A recent webinar examined how different providers approach the opportunities and challenges brought by the Affordable Care Act (ACA). Industry leaders in Florida, Massachusetts, Mississippi, New Jersey and Pennsylvania shared their views. Below are highlights.
ACCESS VARIES SIGNIFICANTLY STATE-BY-STATE
Each state interprets the ACA in its own way, driving provider strategy and impacting coverage, rates and costs. Massachusetts decided early on to maximize access via state health reform. Access in some other states has been more challenging, with physicians not accepting Medicaid or Federal Exchange beneficiaries. For Florida, one solution has been proactively negotiating out-of-network rates for unique services.
EARLY ADOPTER STATES SEE COST BENEFITS
Massachusetts’ early adoption of Medicaid expansion in 2006, plus coverage expansions that served as a precursor to the ACA, have seen reductions in uninsured individuals and lower costs:
- Per capita health spending growth is lower than the U.S. generally
- Expansion enabled preventative care and reduced per-member per-month costs when compared to other states
- Insurance participation is more stable than in other parts of the country
- Massachusetts’ early healthcare expansion allowed it to focus on costs and prices as far back as 2008. By 2012, its strategy focus was reducing expenditure and encouraging alternative payment methods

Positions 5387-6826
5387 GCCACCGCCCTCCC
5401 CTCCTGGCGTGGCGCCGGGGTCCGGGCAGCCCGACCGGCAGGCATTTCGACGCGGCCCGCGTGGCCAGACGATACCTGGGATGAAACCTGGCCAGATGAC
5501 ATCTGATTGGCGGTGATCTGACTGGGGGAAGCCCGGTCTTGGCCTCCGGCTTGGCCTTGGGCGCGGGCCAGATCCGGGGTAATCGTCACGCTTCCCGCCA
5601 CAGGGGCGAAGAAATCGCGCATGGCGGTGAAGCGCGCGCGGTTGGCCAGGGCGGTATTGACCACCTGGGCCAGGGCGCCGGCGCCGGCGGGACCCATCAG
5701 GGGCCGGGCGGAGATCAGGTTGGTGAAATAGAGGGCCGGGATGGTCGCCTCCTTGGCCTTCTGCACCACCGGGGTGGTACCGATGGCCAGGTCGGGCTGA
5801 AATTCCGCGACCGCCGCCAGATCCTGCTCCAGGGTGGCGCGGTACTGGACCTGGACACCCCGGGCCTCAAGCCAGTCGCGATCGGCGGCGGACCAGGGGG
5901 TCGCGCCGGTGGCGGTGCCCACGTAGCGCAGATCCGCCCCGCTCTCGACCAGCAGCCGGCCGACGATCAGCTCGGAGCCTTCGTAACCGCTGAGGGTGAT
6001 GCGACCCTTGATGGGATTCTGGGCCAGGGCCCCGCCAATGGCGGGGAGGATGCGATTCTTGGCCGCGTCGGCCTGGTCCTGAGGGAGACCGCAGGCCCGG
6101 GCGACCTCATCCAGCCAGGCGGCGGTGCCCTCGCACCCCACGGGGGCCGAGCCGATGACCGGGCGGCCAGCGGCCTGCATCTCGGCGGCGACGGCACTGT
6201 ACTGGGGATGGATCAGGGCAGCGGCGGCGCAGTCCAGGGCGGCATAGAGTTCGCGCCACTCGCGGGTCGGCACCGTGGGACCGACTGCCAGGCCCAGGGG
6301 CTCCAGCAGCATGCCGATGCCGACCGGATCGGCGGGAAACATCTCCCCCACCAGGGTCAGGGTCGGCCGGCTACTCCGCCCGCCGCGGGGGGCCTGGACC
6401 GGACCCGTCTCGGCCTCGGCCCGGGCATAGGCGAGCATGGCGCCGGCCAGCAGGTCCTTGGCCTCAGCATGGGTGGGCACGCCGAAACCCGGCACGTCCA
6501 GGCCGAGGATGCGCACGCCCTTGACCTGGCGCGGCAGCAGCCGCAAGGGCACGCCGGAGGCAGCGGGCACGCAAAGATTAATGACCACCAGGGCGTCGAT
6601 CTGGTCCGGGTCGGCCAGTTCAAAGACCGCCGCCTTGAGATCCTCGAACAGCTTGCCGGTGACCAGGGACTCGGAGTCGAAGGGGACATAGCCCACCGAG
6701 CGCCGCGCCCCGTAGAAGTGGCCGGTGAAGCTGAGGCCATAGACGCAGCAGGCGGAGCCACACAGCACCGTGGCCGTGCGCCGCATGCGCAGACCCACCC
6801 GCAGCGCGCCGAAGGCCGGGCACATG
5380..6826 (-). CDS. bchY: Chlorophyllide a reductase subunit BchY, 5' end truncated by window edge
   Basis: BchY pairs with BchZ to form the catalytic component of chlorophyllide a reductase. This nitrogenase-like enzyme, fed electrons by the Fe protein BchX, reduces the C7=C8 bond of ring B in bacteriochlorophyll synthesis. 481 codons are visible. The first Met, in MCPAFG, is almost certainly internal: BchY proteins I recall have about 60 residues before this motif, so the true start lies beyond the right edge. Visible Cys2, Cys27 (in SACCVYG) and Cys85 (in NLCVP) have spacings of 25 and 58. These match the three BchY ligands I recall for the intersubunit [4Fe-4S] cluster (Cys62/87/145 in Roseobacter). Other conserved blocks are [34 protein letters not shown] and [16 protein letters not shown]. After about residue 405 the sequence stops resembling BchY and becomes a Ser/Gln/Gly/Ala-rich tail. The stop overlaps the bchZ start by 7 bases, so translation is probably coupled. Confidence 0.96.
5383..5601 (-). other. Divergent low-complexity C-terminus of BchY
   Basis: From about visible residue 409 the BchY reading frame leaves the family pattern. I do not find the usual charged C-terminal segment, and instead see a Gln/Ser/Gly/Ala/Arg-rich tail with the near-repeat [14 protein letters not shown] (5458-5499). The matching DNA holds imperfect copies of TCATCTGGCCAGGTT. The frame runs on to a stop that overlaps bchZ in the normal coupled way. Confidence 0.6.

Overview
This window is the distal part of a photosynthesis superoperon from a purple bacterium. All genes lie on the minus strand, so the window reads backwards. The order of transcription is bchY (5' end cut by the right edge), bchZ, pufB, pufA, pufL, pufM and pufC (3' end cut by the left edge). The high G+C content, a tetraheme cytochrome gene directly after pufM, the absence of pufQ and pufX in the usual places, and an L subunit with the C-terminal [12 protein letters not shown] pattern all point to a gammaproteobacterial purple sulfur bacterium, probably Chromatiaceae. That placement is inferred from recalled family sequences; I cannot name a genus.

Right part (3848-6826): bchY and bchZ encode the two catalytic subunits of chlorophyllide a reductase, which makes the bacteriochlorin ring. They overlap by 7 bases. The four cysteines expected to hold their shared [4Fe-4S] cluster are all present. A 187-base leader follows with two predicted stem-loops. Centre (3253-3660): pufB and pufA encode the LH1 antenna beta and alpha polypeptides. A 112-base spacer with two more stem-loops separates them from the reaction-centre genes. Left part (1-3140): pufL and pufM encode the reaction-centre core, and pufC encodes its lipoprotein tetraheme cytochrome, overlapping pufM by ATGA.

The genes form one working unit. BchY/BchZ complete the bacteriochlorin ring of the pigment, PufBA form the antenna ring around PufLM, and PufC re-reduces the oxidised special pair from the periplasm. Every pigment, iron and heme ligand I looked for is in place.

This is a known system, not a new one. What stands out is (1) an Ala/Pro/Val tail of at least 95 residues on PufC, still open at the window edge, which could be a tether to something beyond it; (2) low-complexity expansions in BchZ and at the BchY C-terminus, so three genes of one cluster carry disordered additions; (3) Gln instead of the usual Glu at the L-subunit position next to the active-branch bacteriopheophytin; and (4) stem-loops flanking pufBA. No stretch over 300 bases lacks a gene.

- In Mississippi, over 60 hospitals came together to form MississippiTrue, the first multi-provider plan in the state
- Innovations have also emerged in response to the Mississippi Telemedicine Parity Act, which mandates that all health insurance and employee benefit plans must provide remote care
UNCERTAIN STATE AND FEDERAL REIMBURSEMENT
Some states have taken pre-emptive measures to cope with a lack of clarity. For example, 53,000 Mississippi residents rely on the Federal Exchange for their health insurance. There’s uncertainty over whether Cost Sharing Reductions (CSR) will end, which could increase premiums by 25% in 2018. In response, the state has taken a number of measures:
- It’s allowed exchange providers to submit two sets of rates, one assuming CSR continues, and one assuming it doesn’t
- It has issued waivers to ensure the continuation of coverage through 2018 and to curb increases in rates for children under 14
A key challenge for providers nationwide is the uncertain outlook for the ACA. The House of Representatives passed the American Health Care Act (AHCA) to “repeal and replace” the ACA. It is estimated to achieve more than $100 billion in Medicaid reductions by 2027. Being informed and formulating strategies is now more important than ever.